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Targeting Ras/ERK signaling in the striatum: will it help?

Brambilla, Riccardo 2003. Targeting Ras/ERK signaling in the striatum: will it help? Molecular Psychiatry 8 (4) , pp. 366-368. 10.1038/sj.mp.4001291

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Abstract

Research in neuroscience and pharmacology over the last decades has not yet provided us with effective treatments for neuropsychiatric diseases such as Huntington's disease (HD), Alzheimer's disease (AD) or drug addiction. On the other hand, pharmacological targeting of the monoaminergic systems has been proven largely successful in the therapy for Parkinson's disease (PD), schizophrenia, and depression.1,2,3 However, further progress in therapy is hampered by our poor understanding of the cellular effects of the available drugs on neural functions. It is conceivable that while the benefits of long-term systemic treatments are caused by adaptive mechanisms in specific brain areas, at the same time side effects may arise from conflicting synaptic adaptations in the same or other structures. Downstream to neurotransmitters and their receptors, possible cellular candidates implicated in such long-term synaptic changes include signaling components that transduce information to the transcriptional machinery in the cell nucleus, and therefore regulate gene expression. As investigation tool for evaluating whether alterations in these molecular processes within the brain may affect learning processes and behavioral responses in general, the analysis of genetically modified mice has proven to be one of the most successful.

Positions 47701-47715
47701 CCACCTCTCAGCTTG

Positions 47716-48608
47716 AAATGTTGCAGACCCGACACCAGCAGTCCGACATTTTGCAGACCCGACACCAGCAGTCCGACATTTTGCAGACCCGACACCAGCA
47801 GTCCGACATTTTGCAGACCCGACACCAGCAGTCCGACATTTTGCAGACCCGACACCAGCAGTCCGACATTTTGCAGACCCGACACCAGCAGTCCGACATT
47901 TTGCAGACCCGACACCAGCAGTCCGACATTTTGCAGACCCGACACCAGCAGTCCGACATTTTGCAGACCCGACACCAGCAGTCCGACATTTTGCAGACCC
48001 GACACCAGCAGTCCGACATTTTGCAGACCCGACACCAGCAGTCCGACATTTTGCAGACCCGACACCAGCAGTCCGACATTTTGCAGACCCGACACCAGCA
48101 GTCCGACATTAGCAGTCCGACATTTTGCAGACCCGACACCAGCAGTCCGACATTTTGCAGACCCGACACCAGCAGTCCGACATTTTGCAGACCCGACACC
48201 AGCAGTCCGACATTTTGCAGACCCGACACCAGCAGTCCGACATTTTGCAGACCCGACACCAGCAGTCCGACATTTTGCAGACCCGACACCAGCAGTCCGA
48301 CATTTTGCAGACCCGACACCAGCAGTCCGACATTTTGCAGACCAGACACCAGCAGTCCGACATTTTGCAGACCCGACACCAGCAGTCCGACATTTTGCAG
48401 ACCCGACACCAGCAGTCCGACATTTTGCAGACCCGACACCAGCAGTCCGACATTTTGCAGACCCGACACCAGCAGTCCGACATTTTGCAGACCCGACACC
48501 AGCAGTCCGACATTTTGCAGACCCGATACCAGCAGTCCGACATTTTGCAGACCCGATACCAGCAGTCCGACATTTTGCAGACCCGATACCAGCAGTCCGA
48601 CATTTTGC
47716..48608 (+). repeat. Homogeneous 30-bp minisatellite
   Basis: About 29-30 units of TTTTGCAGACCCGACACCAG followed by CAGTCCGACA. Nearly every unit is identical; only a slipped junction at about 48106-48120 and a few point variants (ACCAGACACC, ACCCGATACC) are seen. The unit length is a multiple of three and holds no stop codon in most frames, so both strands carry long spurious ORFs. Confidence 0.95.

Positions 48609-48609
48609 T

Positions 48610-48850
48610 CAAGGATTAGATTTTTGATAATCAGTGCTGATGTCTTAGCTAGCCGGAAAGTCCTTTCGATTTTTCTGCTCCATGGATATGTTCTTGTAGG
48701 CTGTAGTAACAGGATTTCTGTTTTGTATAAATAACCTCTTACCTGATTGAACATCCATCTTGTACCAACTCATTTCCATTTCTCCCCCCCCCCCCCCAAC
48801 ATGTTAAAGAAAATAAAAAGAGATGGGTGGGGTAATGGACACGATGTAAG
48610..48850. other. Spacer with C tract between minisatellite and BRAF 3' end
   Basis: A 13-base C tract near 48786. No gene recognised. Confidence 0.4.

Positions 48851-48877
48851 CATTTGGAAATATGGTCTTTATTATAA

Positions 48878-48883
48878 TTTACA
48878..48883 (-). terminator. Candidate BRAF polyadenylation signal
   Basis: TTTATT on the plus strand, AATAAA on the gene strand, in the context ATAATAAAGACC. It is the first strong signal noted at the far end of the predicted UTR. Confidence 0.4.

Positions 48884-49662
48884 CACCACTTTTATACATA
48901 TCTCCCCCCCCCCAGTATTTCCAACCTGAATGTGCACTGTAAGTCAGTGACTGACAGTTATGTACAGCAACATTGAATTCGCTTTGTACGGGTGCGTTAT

Item Type: Article
Date Type: Publication
Status: Published
Schools: Biosciences
Publisher: Nature Publishing Group
ISSN: 1359-4184
Last Modified: 04 Jun 2017 06:34
URI: http://orca.cf.ac.uk/id/eprint/62312

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